Water Utilities Corporation

Last updated
Water Utilities Corporation
Water Utilities Corporation logo.jpg
Corporate logo
Type Parastatal
Headquarters Francistown, Gaborone
Region served
Eastern Botswana
Official language
Chief Executive Officer
Gaselemogwe Senai
Chief Operations Officer
Mathews Sebina
Chief Financial Officer
Taboka Muke
Parent organization
Government of Botswana
Affiliations Ministry of Minerals, Energy and Water Resources
Website www.wuc.bw

The Water Utilities Corporation (WUC) is a government-owned corporation that provides water and waste water management services in Botswana. The Board is appointed by the Minister of Minerals, Energy and Water Resources. [1] The water supply is critically important in the arid or semi-arid environment of Botswana.


Policy framework

Botswana's water policy is based on the 1991 Botswana National Water Master Plan (NWMP), with recommendations for reform made in a 2006 review. The NWMP covers water resource monitoring and management, and water project feasibility studies and implementation. A Water Sector Reforms Project is being undertaken in 2008-2013. Within the terms of this project, the Water Resources Council advises the Minister of Minerals, Energy and Water Resources, monitors and allocates water resources between users, and develops policy for managing water resources. The Department of Water Affairs ensures that sufficient water is available from sustainable sources to meet the needs of the economy. The WUC is responsible for delivery of water and wastewater services country-wide. Local kgotla community meetings resolve water-related disputes. [2]


Gaborone from space. The Gaborone dam is the largest in the country. Gaborone, Botswana.jpg
Gaborone from space. The Gaborone dam is the largest in the country.

The WUC was established in 1970 to manage a water supply and distribution project in the Shashe Development Area. [3] Today the WUC provides water to the cities of Gaborone and Francistown and the towns of Lobatse, Jwaneng, Selebi-Phikwe and Sowa. [4] The WUC is economically self-sufficient, raising enough revenue from billing and subsidies to cover operational costs, investments and debt servicing. [5] [6] When compared to other utilities in sub-Saharan Africa, the WUC is extremely efficient in revenue management. [7]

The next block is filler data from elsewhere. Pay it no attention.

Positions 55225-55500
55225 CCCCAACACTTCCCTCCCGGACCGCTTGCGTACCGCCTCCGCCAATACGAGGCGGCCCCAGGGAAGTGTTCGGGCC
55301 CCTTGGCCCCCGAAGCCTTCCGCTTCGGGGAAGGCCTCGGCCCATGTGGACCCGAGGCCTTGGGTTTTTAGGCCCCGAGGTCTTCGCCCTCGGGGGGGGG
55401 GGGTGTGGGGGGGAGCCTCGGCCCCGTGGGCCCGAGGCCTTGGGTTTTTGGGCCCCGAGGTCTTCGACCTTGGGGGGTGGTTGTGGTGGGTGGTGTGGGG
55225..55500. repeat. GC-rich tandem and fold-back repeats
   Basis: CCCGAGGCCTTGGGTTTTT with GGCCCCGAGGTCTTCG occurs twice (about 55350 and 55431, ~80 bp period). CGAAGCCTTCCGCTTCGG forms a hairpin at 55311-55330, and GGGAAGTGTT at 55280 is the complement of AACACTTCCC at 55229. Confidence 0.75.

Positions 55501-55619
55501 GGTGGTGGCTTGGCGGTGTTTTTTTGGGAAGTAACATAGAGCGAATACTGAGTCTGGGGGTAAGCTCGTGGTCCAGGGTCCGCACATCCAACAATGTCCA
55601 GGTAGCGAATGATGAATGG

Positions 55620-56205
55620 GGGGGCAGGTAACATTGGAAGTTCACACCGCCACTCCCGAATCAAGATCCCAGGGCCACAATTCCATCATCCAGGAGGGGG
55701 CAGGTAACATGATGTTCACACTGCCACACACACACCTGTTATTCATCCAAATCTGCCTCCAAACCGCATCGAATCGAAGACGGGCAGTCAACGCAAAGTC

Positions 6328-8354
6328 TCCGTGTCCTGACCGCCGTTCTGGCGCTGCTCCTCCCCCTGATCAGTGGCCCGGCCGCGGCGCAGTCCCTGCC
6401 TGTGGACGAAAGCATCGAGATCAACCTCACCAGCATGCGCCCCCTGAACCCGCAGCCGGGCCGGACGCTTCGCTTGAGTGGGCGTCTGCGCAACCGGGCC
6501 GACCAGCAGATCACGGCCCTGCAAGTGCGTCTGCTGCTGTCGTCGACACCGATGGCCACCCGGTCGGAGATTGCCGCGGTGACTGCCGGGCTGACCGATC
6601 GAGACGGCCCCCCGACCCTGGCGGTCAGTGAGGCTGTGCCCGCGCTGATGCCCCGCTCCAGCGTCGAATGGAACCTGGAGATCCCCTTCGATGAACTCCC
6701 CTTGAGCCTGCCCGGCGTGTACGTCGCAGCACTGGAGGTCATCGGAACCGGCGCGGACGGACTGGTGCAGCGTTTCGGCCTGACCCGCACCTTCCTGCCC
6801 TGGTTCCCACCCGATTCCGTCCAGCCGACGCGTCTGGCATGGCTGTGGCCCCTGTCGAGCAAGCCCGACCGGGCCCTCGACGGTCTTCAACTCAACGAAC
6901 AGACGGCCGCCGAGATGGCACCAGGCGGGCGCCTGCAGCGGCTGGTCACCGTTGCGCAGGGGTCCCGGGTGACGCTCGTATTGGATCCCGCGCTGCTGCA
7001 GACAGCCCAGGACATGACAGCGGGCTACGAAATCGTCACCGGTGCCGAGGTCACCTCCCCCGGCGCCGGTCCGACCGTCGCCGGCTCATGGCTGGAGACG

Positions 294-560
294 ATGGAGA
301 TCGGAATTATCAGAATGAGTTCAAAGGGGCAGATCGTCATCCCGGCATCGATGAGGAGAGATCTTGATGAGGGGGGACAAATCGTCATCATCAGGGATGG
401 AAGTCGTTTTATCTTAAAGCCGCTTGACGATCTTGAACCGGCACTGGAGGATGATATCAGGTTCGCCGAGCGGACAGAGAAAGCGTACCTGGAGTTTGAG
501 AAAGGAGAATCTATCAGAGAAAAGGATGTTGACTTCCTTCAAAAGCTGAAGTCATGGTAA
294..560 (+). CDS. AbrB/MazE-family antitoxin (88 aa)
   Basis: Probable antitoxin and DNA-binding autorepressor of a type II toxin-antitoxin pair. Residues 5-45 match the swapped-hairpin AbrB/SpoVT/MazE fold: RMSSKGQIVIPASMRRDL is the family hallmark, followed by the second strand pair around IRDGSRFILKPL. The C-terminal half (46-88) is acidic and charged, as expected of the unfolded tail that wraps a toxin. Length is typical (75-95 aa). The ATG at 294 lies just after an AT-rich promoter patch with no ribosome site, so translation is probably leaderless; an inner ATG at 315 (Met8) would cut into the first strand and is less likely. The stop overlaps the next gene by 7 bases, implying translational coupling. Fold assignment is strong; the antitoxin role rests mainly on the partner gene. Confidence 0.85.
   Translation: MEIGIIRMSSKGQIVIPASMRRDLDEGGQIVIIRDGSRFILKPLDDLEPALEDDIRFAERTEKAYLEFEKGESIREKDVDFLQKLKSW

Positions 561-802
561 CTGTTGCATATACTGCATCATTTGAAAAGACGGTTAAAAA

The WUC is administratively divided into the South region based in Gaborone with Management Centers servicing Gaborone, Mochudi, Lobatse, Molepolole, Kanye, Gantsi and Tshabong; and the North region based in Francistown with Management Centers servicing Francistown, Mahalapye, Palapye, Serowe, Selebi Phikwe, Masunga, Maun and Kasane. [8] In June 2007, the WUC opened a contact center with a toll-free number to handle customer inquiries. [9]

The WUC's assets include the Gaborone, Nnywane, Bokaa, Shashe and Letsibogo dams, the 360 kilometres (220 mi) long North South Carrier Scheme pipeline, water treatment plants, pump stations and other equipment. [10] Taken together, the dams have storage capacity of 346,900,000 cubic metres (1.225×1010 cu ft). The WUC also imports some water from the Molatedi Dam in South Africa. [4] The reservoirs contain 90% of total capacity in Botswana. More water is lost from the reservoirs through evaporation than through consumption, and this is expected to increase due to global climate change. [11]

The WUC supplies bulk treated water to the Department of Water Affairs. [10] The Department of Water Affairs arranges distribution of this water and water from its own sources such as well fields to seventeen major villages. [4] About half of the water delivered to the major villages comes from the WUC. [12] District Councils supply water to more than 200 smaller villages. Some water users arrange their own supplies of water. [4] As of 2012, there were plans to transfer responsibility for water supply from the Department of Water Affairs to WUC, and to transfer waste water management from the District Councils to the WUC. [10]